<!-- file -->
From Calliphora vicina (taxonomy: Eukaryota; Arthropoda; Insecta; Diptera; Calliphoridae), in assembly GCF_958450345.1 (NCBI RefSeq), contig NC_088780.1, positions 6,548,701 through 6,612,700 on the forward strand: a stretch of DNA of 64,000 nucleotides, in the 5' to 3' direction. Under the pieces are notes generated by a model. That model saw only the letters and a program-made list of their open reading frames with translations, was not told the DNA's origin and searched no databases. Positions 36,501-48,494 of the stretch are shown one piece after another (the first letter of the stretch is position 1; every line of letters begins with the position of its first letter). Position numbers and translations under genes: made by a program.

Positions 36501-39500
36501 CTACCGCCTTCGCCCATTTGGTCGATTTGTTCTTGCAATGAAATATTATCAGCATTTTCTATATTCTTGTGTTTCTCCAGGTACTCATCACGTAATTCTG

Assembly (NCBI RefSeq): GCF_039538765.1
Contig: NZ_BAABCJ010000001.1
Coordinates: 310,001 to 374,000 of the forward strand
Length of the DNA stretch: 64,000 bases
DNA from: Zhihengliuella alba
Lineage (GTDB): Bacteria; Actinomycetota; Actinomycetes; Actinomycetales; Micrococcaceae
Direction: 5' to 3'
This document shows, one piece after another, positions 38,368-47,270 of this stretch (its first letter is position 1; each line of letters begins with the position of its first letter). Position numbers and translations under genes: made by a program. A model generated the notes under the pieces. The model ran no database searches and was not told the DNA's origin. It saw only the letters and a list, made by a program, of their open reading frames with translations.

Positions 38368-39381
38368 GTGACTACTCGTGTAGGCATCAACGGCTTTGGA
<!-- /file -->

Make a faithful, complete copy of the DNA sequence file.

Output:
From Calliphora vicina (taxonomy: Eukaryota; Arthropoda; Insecta; Diptera; Calliphoridae), in assembly GCF_958450345.1 (NCBI RefSeq), contig NC_088780.1, positions 6,548,701 through 6,612,700 on the forward strand: a stretch of DNA of 64,000 nucleotides, in the 5' to 3' direction. Under the pieces are notes generated by a model. That model saw only the letters and a program-made list of their open reading frames with translations, was not told the DNA's origin and searched no databases. Positions 36,501-48,494 of the stretch are shown one piece after another (the first letter of the stretch is position 1; every line of letters begins with the position of its first letter). Position numbers and translations under genes: made by a program.

Positions 36501-39500
36501 CTACCGCCTTCGCCCATTTGGTCGATTTGTTCTTGCAATGAAATATTATCAGCATTTTCTATATTCTTGTGTTTCTCCAGGTACTCATCACGTAATTCTG

Assembly (NCBI RefSeq): GCF_039538765.1
Contig: NZ_BAABCJ010000001.1
Coordinates: 310,001 to 374,000 of the forward strand
Length of the DNA stretch: 64,000 bases
DNA from: Zhihengliuella alba
Lineage (GTDB): Bacteria; Actinomycetota; Actinomycetes; Actinomycetales; Micrococcaceae
Direction: 5' to 3'
This document shows, one piece after another, positions 38,368-47,270 of this stretch (its first letter is position 1; each line of letters begins with the position of its first letter). Position numbers and translations under genes: made by a program. A model generated the notes under the pieces. The model ran no database searches and was not told the DNA's origin. It saw only the letters and a list, made by a program, of their open reading frames with translations.

Positions 38368-39381
38368 GTGACTACTCGTGTAGGCATCAACGGCTTTGGA